This large and spectacular circular purple silk-velvet tray or table cover is richly embroidered and couched in gilt metal-thread and metal sequins.
It is decorated with radiating arabesques and palmettes.
Raised areas of couching probably are in higher relief due to cardboard inserts having been added beneath the couching. (Couched supported gold work was known as the dival technique.)
Such covers were used to decorate table tops but also to lay inside round trays from which coffee and small meals might have been served in the palaces and aristocratic houses of Istanbul.
Serving coffee to guests was an important ritual among the well-to-do in Istanbul and the wealth and success of the household was reflected in the opulence of the tray coverlet that was used.
For related examples see Yeo (2004, p. 50), and Koc (2007, p. 65).
For another examples please see, Sotheby’s ‘Art of the Islamic World’, 24 April 2013, lot 282; Sotheby’s ‘Art of the Islamic World’, 09 October 2013, lot 171; Sotheby’s ‘Art of the Islamic World’, 20 April 2016, lot 197.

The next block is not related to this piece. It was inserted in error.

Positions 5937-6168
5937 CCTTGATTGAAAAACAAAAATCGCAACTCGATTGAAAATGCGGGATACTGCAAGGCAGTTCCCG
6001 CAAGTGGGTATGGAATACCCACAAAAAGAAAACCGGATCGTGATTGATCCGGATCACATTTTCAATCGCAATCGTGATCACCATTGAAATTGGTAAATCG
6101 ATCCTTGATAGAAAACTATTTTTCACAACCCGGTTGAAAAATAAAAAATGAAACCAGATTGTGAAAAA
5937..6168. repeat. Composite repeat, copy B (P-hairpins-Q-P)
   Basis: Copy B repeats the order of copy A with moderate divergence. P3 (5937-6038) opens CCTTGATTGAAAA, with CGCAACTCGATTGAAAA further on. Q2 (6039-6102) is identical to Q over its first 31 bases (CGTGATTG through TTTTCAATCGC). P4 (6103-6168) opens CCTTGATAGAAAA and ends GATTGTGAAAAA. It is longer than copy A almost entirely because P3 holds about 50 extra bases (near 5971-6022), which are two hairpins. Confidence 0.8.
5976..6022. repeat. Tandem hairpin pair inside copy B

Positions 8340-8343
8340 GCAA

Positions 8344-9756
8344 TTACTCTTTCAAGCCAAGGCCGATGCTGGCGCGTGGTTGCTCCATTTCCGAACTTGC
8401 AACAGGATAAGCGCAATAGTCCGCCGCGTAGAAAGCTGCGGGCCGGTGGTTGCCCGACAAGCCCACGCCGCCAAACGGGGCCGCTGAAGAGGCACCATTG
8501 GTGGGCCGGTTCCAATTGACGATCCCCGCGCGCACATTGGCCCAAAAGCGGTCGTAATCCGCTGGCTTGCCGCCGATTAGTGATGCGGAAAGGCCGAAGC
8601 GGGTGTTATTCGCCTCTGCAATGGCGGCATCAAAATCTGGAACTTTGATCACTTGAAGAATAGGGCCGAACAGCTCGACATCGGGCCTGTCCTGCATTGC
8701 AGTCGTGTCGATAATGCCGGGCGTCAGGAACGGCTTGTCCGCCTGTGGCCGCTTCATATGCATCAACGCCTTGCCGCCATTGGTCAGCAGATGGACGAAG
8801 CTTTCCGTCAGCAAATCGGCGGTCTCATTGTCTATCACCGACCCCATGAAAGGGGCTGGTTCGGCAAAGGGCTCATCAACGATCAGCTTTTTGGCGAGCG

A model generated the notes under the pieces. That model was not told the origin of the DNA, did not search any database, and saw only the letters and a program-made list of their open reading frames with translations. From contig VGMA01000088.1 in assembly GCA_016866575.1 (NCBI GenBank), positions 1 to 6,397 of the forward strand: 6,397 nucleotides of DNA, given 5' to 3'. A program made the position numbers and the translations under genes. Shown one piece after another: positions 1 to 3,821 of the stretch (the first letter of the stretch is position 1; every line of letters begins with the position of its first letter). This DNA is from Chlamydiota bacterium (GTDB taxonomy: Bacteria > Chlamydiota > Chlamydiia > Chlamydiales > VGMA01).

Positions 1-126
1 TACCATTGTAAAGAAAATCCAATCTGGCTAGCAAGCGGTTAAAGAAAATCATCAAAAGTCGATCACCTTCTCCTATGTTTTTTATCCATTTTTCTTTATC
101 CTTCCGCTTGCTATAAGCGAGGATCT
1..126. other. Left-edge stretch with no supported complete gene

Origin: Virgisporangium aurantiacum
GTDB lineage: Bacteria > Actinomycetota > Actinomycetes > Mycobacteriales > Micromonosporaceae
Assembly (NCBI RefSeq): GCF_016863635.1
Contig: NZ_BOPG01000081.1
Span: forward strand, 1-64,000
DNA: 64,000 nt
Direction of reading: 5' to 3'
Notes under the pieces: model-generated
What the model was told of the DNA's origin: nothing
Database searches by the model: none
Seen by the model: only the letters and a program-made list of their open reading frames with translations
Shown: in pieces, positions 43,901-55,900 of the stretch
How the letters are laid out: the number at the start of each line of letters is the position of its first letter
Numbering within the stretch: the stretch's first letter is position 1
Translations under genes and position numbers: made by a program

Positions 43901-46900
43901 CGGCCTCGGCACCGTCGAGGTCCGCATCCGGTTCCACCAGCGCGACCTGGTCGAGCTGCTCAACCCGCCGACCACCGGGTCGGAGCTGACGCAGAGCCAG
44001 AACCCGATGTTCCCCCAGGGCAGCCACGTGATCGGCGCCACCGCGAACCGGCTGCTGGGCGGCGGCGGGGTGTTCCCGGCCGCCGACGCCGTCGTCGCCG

Our example currently is mounted and framed under protective glass. It has some fading, small areas of loss, and minor holes. All the couching is intact. It remains bright and very impactful.
Koc, A., et al, Istanbul: The City and the Sultan, Nieuwe Kerk, 2007.
Rogers, J.M., H. Tezcan & S. Delibas, Topkapi: Costumes, Embroideries and other Textiles, Thames & Hudson, 1986.
Yeo, E. (ed.), From the Land of the Ottoman Sultans, Asian Civilisations Museum, 2004.